Topic 4 Religious Attitudes to Crime and Punishment Within this topic candidates should be aware of religious beliefs and teachings concerning human nature, wrong-doing and the punishment of offenders, and repentance and forgiveness. They should be aware of the implications of these beliefs and teachings in relation to:
• • • • • • • • • • • • •
an understanding of the religious beliefs about law and order; concepts of right and wrong, conscience, duty and responsibility; the debate about the causes of crime including social, environmental and psychological explanations; the different types of crimes, including against the person, property and the state and religious offences; the aims of punishment, defined as protection, retribution, deterrence, reformation, vindication and reparation; the appropriateness of different forms of
• • • • • • • •
• • • • •
punishment in achieving the aims of punishment, including: the handling of young offenders, the effects of imprisonment, the meaning and implications of life imprisonment, issues arising out of parole and early release, the debate about the death penalty (capital punishment); alternatives to prison, including electronic tagging, probation, fines and community service and the debate about prison reform. Topic 5 Religious Attitudes
What does it mean to be British? Sunday, November 27, 2011
1. 2. 3.
To be able to consider what it means to be British. To be able to identify aspects of British culture and British values. To understand how Christianity and the Bible has influenced our society.
Starter • BBC NEWS | Scotland | Repeat young offenders 'on rise‘ • Collect student thoughts.
Activation and Demonstration
Write down or draw all the things that come to mind when you think of the word British
Think about; What challenges does multiculturalism present for our ideas about Britishness?
What are British values? • Law and order
Activation : In pairs look at the following laws and rules from the pastâ€Ś decide which are true and which are false? Crimes and punishments of the pastâ€Ś
30 years ago murderers could be killed by hanging in Britain In 1450 the death penalty was used to punish serious offences such as murder and arson. In 1815 you could be hanged for stealing goods worth 5 shillings (25p) The most common crime in the Middle Ages was murder 25 years ago teachers were allowed to punish pupils by hitting them with a cane 50 years ago it was a crime to swear in a church Between 1450 and 1750 it was a crime to practice witchcraft, which was punishable by death.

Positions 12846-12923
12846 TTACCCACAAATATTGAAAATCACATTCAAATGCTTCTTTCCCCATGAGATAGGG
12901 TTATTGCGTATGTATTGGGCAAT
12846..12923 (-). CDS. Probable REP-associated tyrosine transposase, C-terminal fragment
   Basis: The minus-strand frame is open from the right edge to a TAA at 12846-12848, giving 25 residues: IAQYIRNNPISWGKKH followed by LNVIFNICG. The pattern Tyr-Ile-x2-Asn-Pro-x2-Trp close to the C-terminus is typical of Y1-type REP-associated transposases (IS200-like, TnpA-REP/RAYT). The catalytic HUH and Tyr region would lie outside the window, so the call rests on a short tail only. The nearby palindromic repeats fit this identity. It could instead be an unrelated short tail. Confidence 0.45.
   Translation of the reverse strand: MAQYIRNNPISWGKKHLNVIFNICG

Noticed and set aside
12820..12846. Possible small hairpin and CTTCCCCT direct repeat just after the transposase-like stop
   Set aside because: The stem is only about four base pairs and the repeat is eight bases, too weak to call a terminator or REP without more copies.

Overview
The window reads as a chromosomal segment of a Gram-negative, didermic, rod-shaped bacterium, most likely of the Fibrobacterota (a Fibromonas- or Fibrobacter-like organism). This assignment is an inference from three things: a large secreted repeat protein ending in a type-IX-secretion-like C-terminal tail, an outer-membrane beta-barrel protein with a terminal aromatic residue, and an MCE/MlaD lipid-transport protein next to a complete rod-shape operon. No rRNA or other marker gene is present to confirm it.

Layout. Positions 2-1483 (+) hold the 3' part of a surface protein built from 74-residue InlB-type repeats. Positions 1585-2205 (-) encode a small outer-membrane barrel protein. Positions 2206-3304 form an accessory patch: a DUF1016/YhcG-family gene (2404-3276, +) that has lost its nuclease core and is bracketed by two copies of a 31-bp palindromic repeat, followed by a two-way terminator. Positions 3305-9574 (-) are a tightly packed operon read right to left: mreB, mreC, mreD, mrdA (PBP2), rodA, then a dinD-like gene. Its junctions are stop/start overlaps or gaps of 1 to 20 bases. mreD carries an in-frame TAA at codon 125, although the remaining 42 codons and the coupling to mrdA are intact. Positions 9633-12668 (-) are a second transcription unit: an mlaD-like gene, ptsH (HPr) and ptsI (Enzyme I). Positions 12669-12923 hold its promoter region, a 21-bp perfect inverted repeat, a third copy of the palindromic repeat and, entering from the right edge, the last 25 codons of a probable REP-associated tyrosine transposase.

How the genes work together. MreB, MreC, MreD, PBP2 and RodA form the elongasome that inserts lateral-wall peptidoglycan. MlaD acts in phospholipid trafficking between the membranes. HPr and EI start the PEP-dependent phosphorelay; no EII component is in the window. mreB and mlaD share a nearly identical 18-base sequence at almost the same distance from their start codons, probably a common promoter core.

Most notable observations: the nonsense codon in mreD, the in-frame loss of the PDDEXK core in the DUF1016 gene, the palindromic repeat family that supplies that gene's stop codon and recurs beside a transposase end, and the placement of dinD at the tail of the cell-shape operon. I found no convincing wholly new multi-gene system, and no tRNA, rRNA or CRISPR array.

What are the 10 commandments and which are still relevant today? Commandments You shall have no other gods before me You shall not make for yourself an idol You shall not misuse the Lordâ€™s name Remember the Sabbath and keep it holy
Honor your father and mother You shall not murder You shall not commit adultery You shall not steal You shall not bear false witness against your neighbour You shall not covet your neighbour's house
Modern day example
Discussion and links with A level ethics 1. Your task is to design an 11th commandment which ‘God forgot’ for the 21st Century. Speculate and write down at least one rule you could add now to the 10 commandments. 2. Jesus said the greatest commandment was ‘to love one another’. This is often called The Great Commandment and some Christians believe it should override all other rules. Do you agree? Should we always do the most loving thing? Give one example where it might not be right to do the most loving thing.
Plenary: How have British values changed and are we in moral decline? Is society getting better arguments for or worse, arguments against? Arguments for
Homework: 1. Choose and stick in to your books an internet article that demonstrates. a) Society and morality is getting better b) Society and morality is getter worse. 2. Give your view of at least 5+ lines on the situation about morals in Britain today. Do you think they are improving among the younger generation?